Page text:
Program on palila slated at Imiloa
Long gone are the days when the palila’s whistle-like call echoed repeatedly through the forest. Islanders believed it to be a sign of impending rain. Today, this distinctive call is heard only in the restricted range palila now inhabit on Mauna Kea.
Jackson Bauer, of the Mauna Kea Forest Restoration Project, will present “The Palila’s Future: Restoring a Mamane Forest on Mauna Kea” at 7 p.m. Friday at the Imiloa Astronomy Center of Hawaii’s planetarium. He will discuss the restoration of this rarely visited forest and its feathery inhabitants.
Bauer is the volunteer coordinator for theproject. He received his communications degree from Hawaii Pacific University and produced an award-winning documentary, “Kahoolawe: the breath of our ancestors,” featured at the Smithsonian Institute in Washington. After seven years facilitating the film and television industry while working at the Hawaii Film Office in Honolulu, Jackson moved to Maui where he spent the next four years as volunteer coordinator for the Kahoolawe Island Reserve Commission. He has also been an active leader in the Hawaii Service Trip Program leading volunteers to assist environmental conservation agencies across the state.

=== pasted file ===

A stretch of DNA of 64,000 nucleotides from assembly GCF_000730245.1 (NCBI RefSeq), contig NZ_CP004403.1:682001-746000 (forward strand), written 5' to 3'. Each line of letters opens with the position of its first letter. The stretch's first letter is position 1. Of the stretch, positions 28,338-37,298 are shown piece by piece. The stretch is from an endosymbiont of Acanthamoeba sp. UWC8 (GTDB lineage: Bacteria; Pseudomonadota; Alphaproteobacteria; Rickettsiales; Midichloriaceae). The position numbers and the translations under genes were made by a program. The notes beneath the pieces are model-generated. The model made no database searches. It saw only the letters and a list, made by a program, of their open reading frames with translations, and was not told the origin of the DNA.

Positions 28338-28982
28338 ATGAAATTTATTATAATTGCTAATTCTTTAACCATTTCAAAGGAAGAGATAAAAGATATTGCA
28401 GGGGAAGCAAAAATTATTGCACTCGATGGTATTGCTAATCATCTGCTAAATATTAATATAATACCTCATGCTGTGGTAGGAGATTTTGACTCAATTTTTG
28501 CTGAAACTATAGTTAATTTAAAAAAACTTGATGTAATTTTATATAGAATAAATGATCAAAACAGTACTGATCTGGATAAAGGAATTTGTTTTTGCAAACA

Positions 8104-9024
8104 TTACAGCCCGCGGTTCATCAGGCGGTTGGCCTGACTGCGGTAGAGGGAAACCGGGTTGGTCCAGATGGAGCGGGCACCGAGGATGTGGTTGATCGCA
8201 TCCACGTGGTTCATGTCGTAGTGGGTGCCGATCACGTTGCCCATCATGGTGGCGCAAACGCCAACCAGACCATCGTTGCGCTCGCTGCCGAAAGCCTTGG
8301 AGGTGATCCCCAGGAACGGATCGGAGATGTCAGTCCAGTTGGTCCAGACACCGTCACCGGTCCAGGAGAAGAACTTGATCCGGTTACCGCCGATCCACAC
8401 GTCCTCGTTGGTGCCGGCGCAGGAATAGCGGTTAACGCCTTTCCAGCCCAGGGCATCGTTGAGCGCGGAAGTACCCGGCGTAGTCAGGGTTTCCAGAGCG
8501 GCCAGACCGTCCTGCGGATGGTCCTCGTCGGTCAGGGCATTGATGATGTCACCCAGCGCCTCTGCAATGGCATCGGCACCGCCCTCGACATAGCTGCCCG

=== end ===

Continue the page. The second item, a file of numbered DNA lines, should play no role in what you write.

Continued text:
Ticket are $10 for nonmembers and member level discounts apply. Tickets may be prepurchased at the Imiloa front desk or by phone by calling 969-9703 during regular business hours. Tickets are nonrefundable.
The center is located at 600 Imiloa Place in Hilo. For more information,visit imiloahawaii.org or call 969-9700.
Grant to fund Milolii cultural programs
Paa Pono Milolii Inc., a non-profit 501(c)(3) dedicated to improving the lives of the residents of the Native Hawaiian fishing village of Milolii, has received a $140,000 grant from the Office of Hawaiian Affairs. The grant centers around preserving culture and traditional fishing practices is for fiscal years 2013 and 2014 and begins next month.
The grant will provide cultural activities, workshops and enrichment programs for the Milolii community at large and will include traditional opelu fishing practices. Additional areas of focus for the grant will be the reintroduction of hula and the Hawaiian language, as well as the restoration of the Milolii canoes, the Hoomau and Malolo, as well as the construction of a canoe hale adjacent to the Milolii Community Enrichment and Historical Center.
Paa Pono Milolii Inc. partners include the Kua O Ka La Public Charter School, Hauoli Ka Manao Congregational Church, Kalanihale Educational nonprofit and Hooulu La Hui. Additional support from outside agencies include Conservation International, Alu Like Hoala Hou and the Queen Liliuokalani Children’s Center. The grant will be administered by Kaimi Kaupiko, a resident of Milolii and graduate of the University of Hawaii at Manoa Shilder College of Business.
For more information, call Kaupiko at 937-1310.